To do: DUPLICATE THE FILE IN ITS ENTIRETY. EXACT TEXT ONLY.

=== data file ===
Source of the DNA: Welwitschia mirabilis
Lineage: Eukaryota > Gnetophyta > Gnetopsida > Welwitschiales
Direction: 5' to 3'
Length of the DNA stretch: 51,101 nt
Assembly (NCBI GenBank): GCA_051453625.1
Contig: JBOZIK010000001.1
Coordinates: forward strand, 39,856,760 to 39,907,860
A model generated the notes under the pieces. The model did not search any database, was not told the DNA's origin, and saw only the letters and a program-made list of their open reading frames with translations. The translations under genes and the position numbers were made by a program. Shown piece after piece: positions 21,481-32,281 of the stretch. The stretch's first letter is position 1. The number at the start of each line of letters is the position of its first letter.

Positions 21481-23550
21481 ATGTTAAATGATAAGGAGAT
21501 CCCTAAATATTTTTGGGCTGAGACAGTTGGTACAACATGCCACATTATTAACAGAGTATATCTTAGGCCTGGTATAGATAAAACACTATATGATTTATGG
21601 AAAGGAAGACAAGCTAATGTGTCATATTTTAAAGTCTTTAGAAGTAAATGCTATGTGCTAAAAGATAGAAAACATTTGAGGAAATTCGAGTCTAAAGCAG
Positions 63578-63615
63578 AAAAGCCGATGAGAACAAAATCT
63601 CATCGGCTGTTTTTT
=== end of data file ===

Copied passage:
Source of the DNA: Welwitschia mirabilis
Lineage: Eukaryota > Gnetophyta > Gnetopsida > Welwitschiales
Direction: 5' to 3'
Length of the DNA stretch: 51,101 nt
Assembly (NCBI GenBank): GCA_051453625.1
Contig: JBOZIK010000001.1
Coordinates: forward strand, 39,856,760 to 39,907,860
A model generated the notes under the pieces. The model did not search any database, was not told the DNA's origin, and saw only the letters and a program-made list of their open reading frames with translations. The translations under genes and the position numbers were made by a program. Shown piece after piece: positions 21,481-32,281 of the stretch. The stretch's first letter is position 1. The number at the start of each line of letters is the position of its first letter.

Positions 21481-23550
21481 ATGTTAAATGATAAGGAGAT
21501 CCCTAAATATTTTTGGGCTGAGACAGTTGGTACAACATGCCACATTATTAACAGAGTATATCTTAGGCCTGGTATAGATAAAACACTATATGATTTATGG
21601 AAAGGAAGACAAGCTAATGTGTCATATTTTAAAGTCTTTAGAAGTAAATGCTATGTGCTAAAAGATAGAAAACATTTGAGGAAATTCGAGTCTAAAGCAG
Positions 63578-63615
63578 AAAAGCCGATGAGAACAAAATCT
63601 CATCGGCTGTTTTTT